The enigmatic Yunnanozoon lividum is considered to be the earliest hemichordate, possessing many of the characteristic chordate features and providing an anatomical link between invertebrates and chordates. Haikouella lanceolata is described to be the earliest craniate-like chordate. This fish-like animal has many similarities to Y. lividum, but also differs in several aspects: it has a discernible heart, dorsal and ventral aorta, gill filaments, and a notochord (neural chord).

At present, there is no agreement as to the systematic placement of the Vetulicola, represented by seven species from Chengjiang: originally described as crustacean arthropods, the Vetulicola were later erected as a new phylum of primitive deuterostomes by D.G. Shu et al. (Shu 2001). Another researcher places them with the urochordates, based on putative affinity with the Phylum Chordata. They are thought to have been swimmers that either were filter feeders or detritivores.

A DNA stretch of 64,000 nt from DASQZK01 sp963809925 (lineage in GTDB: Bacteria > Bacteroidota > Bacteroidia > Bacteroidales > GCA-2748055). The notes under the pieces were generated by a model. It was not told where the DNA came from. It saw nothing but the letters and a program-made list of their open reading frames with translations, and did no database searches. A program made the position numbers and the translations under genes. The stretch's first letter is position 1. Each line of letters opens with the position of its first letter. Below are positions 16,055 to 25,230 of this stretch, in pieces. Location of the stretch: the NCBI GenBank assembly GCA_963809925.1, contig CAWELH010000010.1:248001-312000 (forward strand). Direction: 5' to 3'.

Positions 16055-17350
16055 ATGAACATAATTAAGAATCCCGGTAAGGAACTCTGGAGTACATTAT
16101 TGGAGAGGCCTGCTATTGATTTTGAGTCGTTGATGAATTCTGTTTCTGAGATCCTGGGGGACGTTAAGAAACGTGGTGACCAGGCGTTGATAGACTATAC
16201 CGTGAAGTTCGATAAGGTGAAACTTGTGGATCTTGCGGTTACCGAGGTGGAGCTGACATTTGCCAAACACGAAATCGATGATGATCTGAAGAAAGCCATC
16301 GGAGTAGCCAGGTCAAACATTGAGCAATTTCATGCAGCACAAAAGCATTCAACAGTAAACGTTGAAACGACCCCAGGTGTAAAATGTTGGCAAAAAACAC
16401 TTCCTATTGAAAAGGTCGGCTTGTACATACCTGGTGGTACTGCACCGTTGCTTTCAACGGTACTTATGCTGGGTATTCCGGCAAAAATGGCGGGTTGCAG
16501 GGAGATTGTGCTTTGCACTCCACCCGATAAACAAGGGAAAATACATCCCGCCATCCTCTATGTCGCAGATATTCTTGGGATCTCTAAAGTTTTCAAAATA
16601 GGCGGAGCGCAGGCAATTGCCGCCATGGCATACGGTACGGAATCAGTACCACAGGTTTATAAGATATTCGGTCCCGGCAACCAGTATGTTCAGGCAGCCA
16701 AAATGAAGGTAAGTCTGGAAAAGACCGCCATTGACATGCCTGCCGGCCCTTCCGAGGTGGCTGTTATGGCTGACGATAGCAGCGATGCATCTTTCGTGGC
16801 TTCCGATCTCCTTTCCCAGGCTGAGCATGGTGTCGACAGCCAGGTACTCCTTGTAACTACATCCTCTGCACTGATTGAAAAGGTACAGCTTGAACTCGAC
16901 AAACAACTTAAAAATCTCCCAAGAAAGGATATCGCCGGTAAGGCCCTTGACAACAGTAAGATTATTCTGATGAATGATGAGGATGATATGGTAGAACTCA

Some two dozen animals from the Chengjiang biota are problematic regarding phylogenetic assignment. Among these, Anomalocaris saron, the alleged predatory terror of the early Cambrian, is the most famous. Shu (2006) recently described Stromatoveris psygmoglena as a possible bilateran missing link between Ediacaran fronds and Cambrian ctenophores.

  Guanshan fauna

This fauna is similar and also contains vetulicolians.

  See also

  Footnotes